US 5908514 A
A new magnetic alloy exhibits high Hc and Ms while exhibiting excellent corrosion resistance, thereby providing ideal physical properties for high density recording applications. Other parameters of the media, such as SNR, PW50, and S are at least maintained, if not also improved. The alloy contains cobalt and up to 10 at. % Ni, up to 20 at. % Pt, up to 10 at. % Ta, up to 10 at. % Ti, and optionally up to 6 at. % B. The ratio of the tantalum to titanium in the alloy is between 3:1 and 1:3. The alloy is deposited by vacuum deposition (typically sputtering) on a similarly deposited non-magnetic alloy under layer. Nitrogen and/or oxygen may be introduced into the alloy during deposition to improve SNR. Other corrosion-resistant thin film alloys may also be obtained by the inclusion of Ta and Ti.
1. A magnetic alloy of the type used as one or more layers of a magnetic recording media, comprising:
up to 20 atomic percent platinum;
up to 10 atomic percent nickel;
at least 75 atomic percent cobalt;
a non-zero amount of tantalum up to 10 atomic percent; and
a non-zero amount of titanium up to 10 atomic percent;
the tantalum and titanium being in proportions to each other of between 3:1 and 1:3.
2. The magnetic alloy of claim 1, wherein the ratio of tantalum to titanium is 1:1, and further wherein the concentrations of tantalum and titanium are each between 1.5 and 3.0 atomic percent.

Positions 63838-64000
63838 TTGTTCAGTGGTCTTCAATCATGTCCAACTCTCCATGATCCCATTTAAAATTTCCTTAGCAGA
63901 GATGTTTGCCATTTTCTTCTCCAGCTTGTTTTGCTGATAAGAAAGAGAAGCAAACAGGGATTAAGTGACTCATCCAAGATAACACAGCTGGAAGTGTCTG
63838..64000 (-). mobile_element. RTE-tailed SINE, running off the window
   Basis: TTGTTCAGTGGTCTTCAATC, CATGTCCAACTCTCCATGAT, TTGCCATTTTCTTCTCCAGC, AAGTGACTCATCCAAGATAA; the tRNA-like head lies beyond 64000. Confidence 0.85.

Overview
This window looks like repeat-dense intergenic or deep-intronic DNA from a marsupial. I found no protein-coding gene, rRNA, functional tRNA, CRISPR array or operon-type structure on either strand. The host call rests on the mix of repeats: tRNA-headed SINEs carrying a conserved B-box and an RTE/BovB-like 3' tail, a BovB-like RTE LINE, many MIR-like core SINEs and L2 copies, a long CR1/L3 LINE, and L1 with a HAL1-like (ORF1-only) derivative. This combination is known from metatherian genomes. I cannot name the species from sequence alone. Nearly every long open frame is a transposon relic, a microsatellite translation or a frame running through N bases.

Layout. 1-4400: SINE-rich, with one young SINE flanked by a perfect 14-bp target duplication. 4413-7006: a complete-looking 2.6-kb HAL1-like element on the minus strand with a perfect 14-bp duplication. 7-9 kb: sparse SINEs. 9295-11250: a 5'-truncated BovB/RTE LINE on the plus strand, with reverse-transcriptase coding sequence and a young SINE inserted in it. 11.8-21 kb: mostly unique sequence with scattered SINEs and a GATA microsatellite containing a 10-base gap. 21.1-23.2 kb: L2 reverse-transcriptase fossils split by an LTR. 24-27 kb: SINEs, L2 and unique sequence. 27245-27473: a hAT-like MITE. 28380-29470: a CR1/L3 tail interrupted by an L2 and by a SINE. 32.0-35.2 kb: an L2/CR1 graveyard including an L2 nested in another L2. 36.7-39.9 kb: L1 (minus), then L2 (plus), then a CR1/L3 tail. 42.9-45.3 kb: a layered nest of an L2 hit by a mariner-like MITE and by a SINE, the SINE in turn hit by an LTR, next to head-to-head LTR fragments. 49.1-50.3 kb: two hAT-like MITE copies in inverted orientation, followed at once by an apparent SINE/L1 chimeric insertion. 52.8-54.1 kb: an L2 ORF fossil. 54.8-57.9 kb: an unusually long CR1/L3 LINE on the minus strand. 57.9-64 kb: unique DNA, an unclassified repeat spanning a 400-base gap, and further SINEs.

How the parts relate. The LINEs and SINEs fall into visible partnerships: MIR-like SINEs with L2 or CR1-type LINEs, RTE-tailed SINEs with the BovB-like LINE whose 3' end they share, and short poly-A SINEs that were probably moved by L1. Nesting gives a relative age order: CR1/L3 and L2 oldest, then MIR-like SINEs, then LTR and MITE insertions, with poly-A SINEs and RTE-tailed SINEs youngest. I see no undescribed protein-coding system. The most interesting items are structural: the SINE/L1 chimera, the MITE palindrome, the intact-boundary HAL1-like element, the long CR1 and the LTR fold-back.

3. The magnetic alloy of claim 2, further comprising 2 atomic percent boron.
4. The magnetic alloy of claim 1, further comprising up to 10 atomic percent boron.
5. The magnetic alloy of claim 1, further comprising nitrogen in a concentration of up to 10 atomic percent.
6. The magnetic alloy of claim 1, further comprising oxygen in a concentration of up to 10 atomic percent.
7. The magnetic alloy of claim 1, further comprising up to 6 atomic % boron.
8. The alloy as described in claim 1 wherein said alloy provides higher coercivity and higher saturation magnetization as compared with a second alloy, said second alloy having equal corrosion resistance to said first alloy, said second alloy not having tantalum and titanium in said proportion of said first alloy.
9. The alloy as described in claim 1 wherein the concentration of tantalum and titanium are each between approximately 1.5 and 3.0 atomic percent.
10. A magnetic alloy for a magnetic recording medium, comprising:
between 5 and 20 atomic percent chromium;
a non-zero amount of tantalum up to 10 atomic percent;
a non-zero amount of titanium up to 10 atomic percent;
the ratio of tantalum to titanium being between in the range of 3:1 and 1:3; and
the balance of said alloy being cobalt.
11. The magnetic alloy of claim 18, further comprising between 5 and 20 atomic percent platinum.